Ukraine has seemingly worked swiftly to restore critical services that were damaged by the latest large-scale attack.
Officials today said that the bulk of Kyiv’s power and water supplies had been restored following the strikes. According to Serhiy Popko, the head of the city’s military administration, around 30 percent of the capital remained without heating, with work ongoing to repair the damage.
Meanwhile, in the Kharkiv region, Oleh Synyehubov, the local governor, said that the energy situation remained difficult. “The situation with energy supply in Kharkiv is difficult, because the energy system has suffered significant damage,” he said in a message on Telegram. “Nevertheless, critical infrastructure has already been restored in the city, and [the] water supply has been almost completely restored. The region is more than 90 percent healed. Electric transport does not yet have enough voltage and does not work. The energy industry is working hard to fully restore the energy supply.”
In the Zaporizhzhia region, in the south, power had been restored to around a third of consumers. The latest wave of strikes briefly took the Zaporizhzhia nuclear power plant — Europe’s biggest — off the grid, although it was later reconnected, according to operator Ukrenergo. In the meantime, the plant had been forced to switch to emergency diesel power to prevent a potential catastrophe, officials said.
For Russia, Thursday's strikes were in retaliation to an alleged cross-border raid last week, details of which remain sketchy. The Russian Ministry of Defense said that its “massive retaliatory strike” hit all its intended targets, destroying drone bases, disrupting railways, and damaging arms manufacturing facilities.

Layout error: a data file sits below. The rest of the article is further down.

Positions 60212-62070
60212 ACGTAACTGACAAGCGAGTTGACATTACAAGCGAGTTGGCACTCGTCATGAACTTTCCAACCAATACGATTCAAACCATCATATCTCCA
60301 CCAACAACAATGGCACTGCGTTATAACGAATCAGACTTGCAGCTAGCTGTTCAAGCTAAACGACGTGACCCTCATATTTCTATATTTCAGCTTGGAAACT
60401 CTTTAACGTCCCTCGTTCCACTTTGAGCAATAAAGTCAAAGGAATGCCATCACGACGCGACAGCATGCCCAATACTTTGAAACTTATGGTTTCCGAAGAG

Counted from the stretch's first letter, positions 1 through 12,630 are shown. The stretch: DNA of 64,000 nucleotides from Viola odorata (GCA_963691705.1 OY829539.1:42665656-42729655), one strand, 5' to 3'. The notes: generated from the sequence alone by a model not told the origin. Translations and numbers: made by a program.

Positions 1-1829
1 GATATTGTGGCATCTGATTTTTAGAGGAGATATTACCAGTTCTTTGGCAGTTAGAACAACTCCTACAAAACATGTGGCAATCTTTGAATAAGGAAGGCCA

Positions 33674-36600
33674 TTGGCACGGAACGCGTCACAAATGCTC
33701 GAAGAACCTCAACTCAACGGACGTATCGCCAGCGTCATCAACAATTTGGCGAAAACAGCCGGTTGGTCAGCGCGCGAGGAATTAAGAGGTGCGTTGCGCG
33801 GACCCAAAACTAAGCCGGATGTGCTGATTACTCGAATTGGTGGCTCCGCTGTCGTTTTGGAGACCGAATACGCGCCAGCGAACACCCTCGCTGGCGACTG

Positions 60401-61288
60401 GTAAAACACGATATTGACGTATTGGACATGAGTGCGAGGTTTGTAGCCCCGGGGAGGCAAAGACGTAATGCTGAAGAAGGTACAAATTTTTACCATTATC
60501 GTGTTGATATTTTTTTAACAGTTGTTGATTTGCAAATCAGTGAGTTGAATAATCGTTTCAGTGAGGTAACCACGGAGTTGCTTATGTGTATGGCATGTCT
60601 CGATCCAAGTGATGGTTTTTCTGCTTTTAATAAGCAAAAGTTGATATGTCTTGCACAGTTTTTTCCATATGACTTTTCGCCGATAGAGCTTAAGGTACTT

Today there were more air alerts in Ukraine, this time affecting the south of the country, specifically Dnipro, Zaporizhzhia, and Kharkiv. The alert was only brief, however, lasting an hour and 15 minutes.
Kyiv today witnessed the funeral of a prominent military commander, Dmytro Kotsiubailo, who was known by the callsign “Da Vinci.” Thousands gathered to pay their respects to Kotsiubailo, who was killed near Bakhmut on Tuesday at the age of 27.
During the fighting against pro-Russian forces in the east of the country in 2014, Kotsiubailo had been seriously wounded by a tank shell. He returned to action and in 2016 became the youngest commander in the history of the Ukrainian Army. In 2021 he became one of the youngest recipients of the Hero of Ukraine award, presented by Ukrainian President Volodymyr Zelensky.
President Zelensky, who attended the funeral, alongside Finland’s prime minister, Sanna Marin, described Kotsiubailo as “One of the youngest heroes of Ukraine. One of those whose personal history, character, and courage have forever become the history, character, and courage of Ukraine.”
While in Kyiv, Prime Minister Sanna Marin raised the possibility of Finland providing some of its F/A-18C/D Hornet fighter jets to Ukraine. Finland is already planning to replace these aircraft with F-35A stealth fighters, but this is the first time that Finnish Hornets have been specifically mentioned as a possible candidate in Ukraine’s long-running search for new Western combat jets.
In Georgia, meanwhile, the recent protests against the government’s plans to introduce ‘Russia-style’ laws have prompted warning statements from Moscow.
Russian Foreign Minister Sergei Lavrov accused the West of hypocrisy in the case of Georgia and Moldova, according to the Russian state-owned news agency TASS.
“In Moldova protests against the current government are condemned”, Lavrov said, before pointing out that the West supports protests in Georgia “because the opposition in Georgia reflects Western interests, and the opposition in Moldova reflects other interests.”
“Events in Georgia, of course, are orchestrated from outside,” Lavrov added. “This is the same desire to create an irritant on the borders of Russia.”
In Moldova, as we have reported before, the country’s pro-European president, Maia Sandu, has said she fears that Moscow has been plotting a coup against her government.